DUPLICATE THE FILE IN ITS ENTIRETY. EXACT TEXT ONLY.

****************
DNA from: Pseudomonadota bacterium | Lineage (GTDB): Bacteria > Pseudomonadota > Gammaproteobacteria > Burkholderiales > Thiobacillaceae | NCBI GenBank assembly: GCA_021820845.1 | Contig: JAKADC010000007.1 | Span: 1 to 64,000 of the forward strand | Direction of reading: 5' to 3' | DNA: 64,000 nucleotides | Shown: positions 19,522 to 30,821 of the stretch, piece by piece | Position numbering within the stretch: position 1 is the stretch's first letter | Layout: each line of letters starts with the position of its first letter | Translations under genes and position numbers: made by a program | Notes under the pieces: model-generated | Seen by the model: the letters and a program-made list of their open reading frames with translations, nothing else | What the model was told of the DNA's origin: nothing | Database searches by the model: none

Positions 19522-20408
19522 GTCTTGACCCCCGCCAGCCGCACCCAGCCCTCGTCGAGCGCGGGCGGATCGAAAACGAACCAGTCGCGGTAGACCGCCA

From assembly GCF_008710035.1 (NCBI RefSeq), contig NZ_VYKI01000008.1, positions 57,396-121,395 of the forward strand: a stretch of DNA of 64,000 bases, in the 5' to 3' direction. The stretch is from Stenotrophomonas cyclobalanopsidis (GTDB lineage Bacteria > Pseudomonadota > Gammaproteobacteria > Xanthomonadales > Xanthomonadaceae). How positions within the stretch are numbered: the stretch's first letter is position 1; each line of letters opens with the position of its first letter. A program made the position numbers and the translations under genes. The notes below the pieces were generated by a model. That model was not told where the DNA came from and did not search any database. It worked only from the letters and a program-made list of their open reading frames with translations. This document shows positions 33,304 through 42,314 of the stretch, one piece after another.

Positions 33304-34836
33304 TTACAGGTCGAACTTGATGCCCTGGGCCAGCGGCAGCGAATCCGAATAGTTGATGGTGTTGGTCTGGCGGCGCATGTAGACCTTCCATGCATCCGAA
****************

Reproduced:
DNA from: Pseudomonadota bacterium | Lineage (GTDB): Bacteria > Pseudomonadota > Gammaproteobacteria > Burkholderiales > Thiobacillaceae | NCBI GenBank assembly: GCA_021820845.1 | Contig: JAKADC010000007.1 | Span: 1 to 64,000 of the forward strand | Direction of reading: 5' to 3' | DNA: 64,000 nucleotides | Shown: positions 19,522 to 30,821 of the stretch, piece by piece | Position numbering within the stretch: position 1 is the stretch's first letter | Layout: each line of letters starts with the position of its first letter | Translations under genes and position numbers: made by a program | Notes under the pieces: model-generated | Seen by the model: the letters and a program-made list of their open reading frames with translations, nothing else | What the model was told of the DNA's origin: nothing | Database searches by the model: none

Positions 19522-20408
19522 GTCTTGACCCCCGCCAGCCGCACCCAGCCCTCGTCGAGCGCGGGCGGATCGAAAACGAACCAGTCGCGGTAGACCGCCA

From assembly GCF_008710035.1 (NCBI RefSeq), contig NZ_VYKI01000008.1, positions 57,396-121,395 of the forward strand: a stretch of DNA of 64,000 bases, in the 5' to 3' direction. The stretch is from Stenotrophomonas cyclobalanopsidis (GTDB lineage Bacteria > Pseudomonadota > Gammaproteobacteria > Xanthomonadales > Xanthomonadaceae). How positions within the stretch are numbered: the stretch's first letter is position 1; each line of letters opens with the position of its first letter. A program made the position numbers and the translations under genes. The notes below the pieces were generated by a model. That model was not told where the DNA came from and did not search any database. It worked only from the letters and a program-made list of their open reading frames with translations. This document shows positions 33,304 through 42,314 of the stretch, one piece after another.

Positions 33304-34836
33304 TTACAGGTCGAACTTGATGCCCTGGGCCAGCGGCAGCGAATCCGAATAGTTGATGGTGTTGGTCTGGCGGCGCATGTAGACCTTCCATGCATCCGAA